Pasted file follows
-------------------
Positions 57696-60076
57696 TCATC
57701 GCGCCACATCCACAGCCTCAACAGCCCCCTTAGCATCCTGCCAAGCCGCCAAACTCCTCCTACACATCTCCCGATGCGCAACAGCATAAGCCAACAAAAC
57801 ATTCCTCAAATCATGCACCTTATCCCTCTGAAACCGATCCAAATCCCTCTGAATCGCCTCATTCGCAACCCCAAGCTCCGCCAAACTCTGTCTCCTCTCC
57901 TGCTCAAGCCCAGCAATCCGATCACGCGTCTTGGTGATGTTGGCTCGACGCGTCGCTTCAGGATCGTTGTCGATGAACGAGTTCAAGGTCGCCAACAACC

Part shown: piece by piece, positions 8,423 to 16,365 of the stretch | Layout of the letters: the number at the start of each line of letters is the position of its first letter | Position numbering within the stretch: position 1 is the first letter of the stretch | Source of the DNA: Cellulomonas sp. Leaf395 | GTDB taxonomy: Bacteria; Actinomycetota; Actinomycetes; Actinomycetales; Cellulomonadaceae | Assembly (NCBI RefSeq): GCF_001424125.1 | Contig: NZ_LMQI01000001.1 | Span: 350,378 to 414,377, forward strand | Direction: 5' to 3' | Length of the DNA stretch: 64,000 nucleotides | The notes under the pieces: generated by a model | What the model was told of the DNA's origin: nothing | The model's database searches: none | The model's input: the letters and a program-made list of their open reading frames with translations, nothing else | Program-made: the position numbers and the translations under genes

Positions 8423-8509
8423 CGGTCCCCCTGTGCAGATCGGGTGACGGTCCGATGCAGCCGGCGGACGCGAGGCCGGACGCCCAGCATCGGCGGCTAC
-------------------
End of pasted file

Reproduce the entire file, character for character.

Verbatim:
Positions 57696-60076
57696 TCATC
57701 GCGCCACATCCACAGCCTCAACAGCCCCCTTAGCATCCTGCCAAGCCGCCAAACTCCTCCTACACATCTCCCGATGCGCAACAGCATAAGCCAACAAAAC
57801 ATTCCTCAAATCATGCACCTTATCCCTCTGAAACCGATCCAAATCCCTCTGAATCGCCTCATTCGCAACCCCAAGCTCCGCCAAACTCTGTCTCCTCTCC
57901 TGCTCAAGCCCAGCAATCCGATCACGCGTCTTGGTGATGTTGGCTCGACGCGTCGCTTCAGGATCGTTGTCGATGAACGAGTTCAAGGTCGCCAACAACC

Part shown: piece by piece, positions 8,423 to 16,365 of the stretch | Layout of the letters: the number at the start of each line of letters is the position of its first letter | Position numbering within the stretch: position 1 is the first letter of the stretch | Source of the DNA: Cellulomonas sp. Leaf395 | GTDB taxonomy: Bacteria; Actinomycetota; Actinomycetes; Actinomycetales; Cellulomonadaceae | Assembly (NCBI RefSeq): GCF_001424125.1 | Contig: NZ_LMQI01000001.1 | Span: 350,378 to 414,377, forward strand | Direction: 5' to 3' | Length of the DNA stretch: 64,000 nucleotides | The notes under the pieces: generated by a model | What the model was told of the DNA's origin: nothing | The model's database searches: none | The model's input: the letters and a program-made list of their open reading frames with translations, nothing else | Program-made: the position numbers and the translations under genes

Positions 8423-8509
8423 CGGTCCCCCTGTGCAGATCGGGTGACGGTCCGATGCAGCCGGCGGACGCGAGGCCGGACGCCCAGCATCGGCGGCTAC